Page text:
Do you want to feed your chickens several worms because you know they’re full of protein and nutrients? Do you have doubts about whether hornworms can be eaten by chickens? In this blog, you’ll learn everything you need to know about giving hornworms to your hens as a treat.
If you keep chickens, you know how much they like scratching around in the dirt. Chickens use a pecking motion called “rooting” to dig for worms and other meals.
Chickens enjoy a wide variety of insects and other invertebrates in their diet, while worms are a particular favorite. What about hornworms, though? Do hens have any interest in the big worms that are sold as feeders in most pet shops? We hope to find the solution for this in the comments section.
How Do Hornworms Work?
Hawk moths of the genus Manduca produce caterpillars known as hornworms. It’s important to note that these caterpillars come in two different varieties:
- Manduca sexta, the “Goliath worm” that feeds on tobacco.
- Manduca quinquemaculata, the “tomato hornworm.”
These are hornworms most likely to invade your garden. The sides of tobacco hornworms are marked with seven distinct diagonal lines. Its scarlet, spiky tail will be an identifying feature. This caterpillar gets its moniker from the spike or ‘horn’ on its head. Tobacco hornworms are primarily tomato & tobacco plant feeders in the wild.
While tobacco hornworms are similar, their tomato counterparts are distinct. Tomato hornworms are distinguished by a black spike on their tail as well as a V-shaped mark on the back instead of a diagonal line. Tobacco & tomato plants are the primary feeding sources for both pests.
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Do Chickens like Hornworms?
It’s okay to feed hornworms to hens. In fact, many people believe that picking the caterpillars off the leaves & feeding them to hens is the most effective way to get rid of an epidemic of this green bug. To be sure, this isn’t always the best course of action.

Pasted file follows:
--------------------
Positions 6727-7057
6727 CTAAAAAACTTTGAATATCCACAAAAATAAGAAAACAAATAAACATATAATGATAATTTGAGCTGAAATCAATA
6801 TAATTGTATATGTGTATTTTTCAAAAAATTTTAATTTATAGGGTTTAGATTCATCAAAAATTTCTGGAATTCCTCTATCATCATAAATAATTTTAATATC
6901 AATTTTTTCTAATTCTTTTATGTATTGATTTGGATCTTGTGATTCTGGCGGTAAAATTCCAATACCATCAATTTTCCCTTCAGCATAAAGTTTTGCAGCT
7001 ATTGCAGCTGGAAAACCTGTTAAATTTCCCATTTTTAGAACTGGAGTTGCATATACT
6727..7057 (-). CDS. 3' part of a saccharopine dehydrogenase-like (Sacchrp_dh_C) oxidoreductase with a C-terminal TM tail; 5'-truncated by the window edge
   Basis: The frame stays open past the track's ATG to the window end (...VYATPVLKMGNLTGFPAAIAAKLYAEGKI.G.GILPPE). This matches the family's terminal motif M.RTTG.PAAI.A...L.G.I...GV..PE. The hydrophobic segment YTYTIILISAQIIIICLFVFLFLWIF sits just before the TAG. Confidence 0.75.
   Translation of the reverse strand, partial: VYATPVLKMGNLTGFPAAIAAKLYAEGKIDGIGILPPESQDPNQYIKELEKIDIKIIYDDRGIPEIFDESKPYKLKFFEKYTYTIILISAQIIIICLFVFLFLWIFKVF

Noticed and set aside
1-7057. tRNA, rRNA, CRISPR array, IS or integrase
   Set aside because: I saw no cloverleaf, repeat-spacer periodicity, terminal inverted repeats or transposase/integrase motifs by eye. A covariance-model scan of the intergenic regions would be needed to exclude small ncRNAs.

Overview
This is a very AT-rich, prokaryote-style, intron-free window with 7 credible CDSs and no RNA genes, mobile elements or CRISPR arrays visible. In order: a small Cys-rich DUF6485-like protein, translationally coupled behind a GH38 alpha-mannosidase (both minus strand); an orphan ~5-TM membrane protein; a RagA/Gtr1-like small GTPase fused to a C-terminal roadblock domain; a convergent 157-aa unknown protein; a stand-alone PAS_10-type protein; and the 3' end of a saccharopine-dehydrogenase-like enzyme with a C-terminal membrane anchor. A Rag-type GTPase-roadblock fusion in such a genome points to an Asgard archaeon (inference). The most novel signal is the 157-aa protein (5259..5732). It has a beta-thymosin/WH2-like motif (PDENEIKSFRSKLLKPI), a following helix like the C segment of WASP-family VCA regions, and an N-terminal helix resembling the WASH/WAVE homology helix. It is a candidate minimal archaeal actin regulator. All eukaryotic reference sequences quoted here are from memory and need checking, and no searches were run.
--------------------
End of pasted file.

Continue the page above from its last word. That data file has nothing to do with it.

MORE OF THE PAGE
Toxins can be consumed and stored by hornworms while they munch on your tomato plants, which can be harmful if there are enough of them to poison your hens.
Therefore, even if hornworms are plentiful in your garden, you should only get them from reputable pet stores and never collect them from the wild.
Chickens can get a lot of nutrition from eating a few hornworms. Inasmuch as hornworms lack the whole nutritional profile necessary to sustain a chicken, they cannot serve as the birds’ major source of food.
Nutritional Benefits of Hornworms
Chickens can benefit greatly from eating hornworms. They are rich in protein as well as calcium and iron and low in fat. In addition, they provide an exceptional water supply.
The given data shows that hornworms are 85 percent water. Thus, they are an ideal source of moisture for the diets of most pets, including geckos, lizards, and hens. If you feed your hens these worms, they’ll drink a lot less water.
In the summer, when the weather is hot and the hens are at risk of dehydration, hornworms can be fed to them. Feeding them these worms will help them maintain a healthy body temperature, increase their activity level, and improve their fitness.
Hornworms have one of the greatest ratios of calcium to weight among similar feeder worms, with 464 milligrams per kilogram. These birds’ skeletons depend heavily on calcium. Chickens need calcium to maintain strong beaks & nails.
To lay eggs successfully, laying hens need plenty of calcium. Calcium carbonate makes up the bulk of an egg’s protective shell. Calcium supplements are recommended for laying hens by veterinarians, but hornworms can accomplish the same goal with much less effort.
Feeding Guide of Hornworms for a Chicken –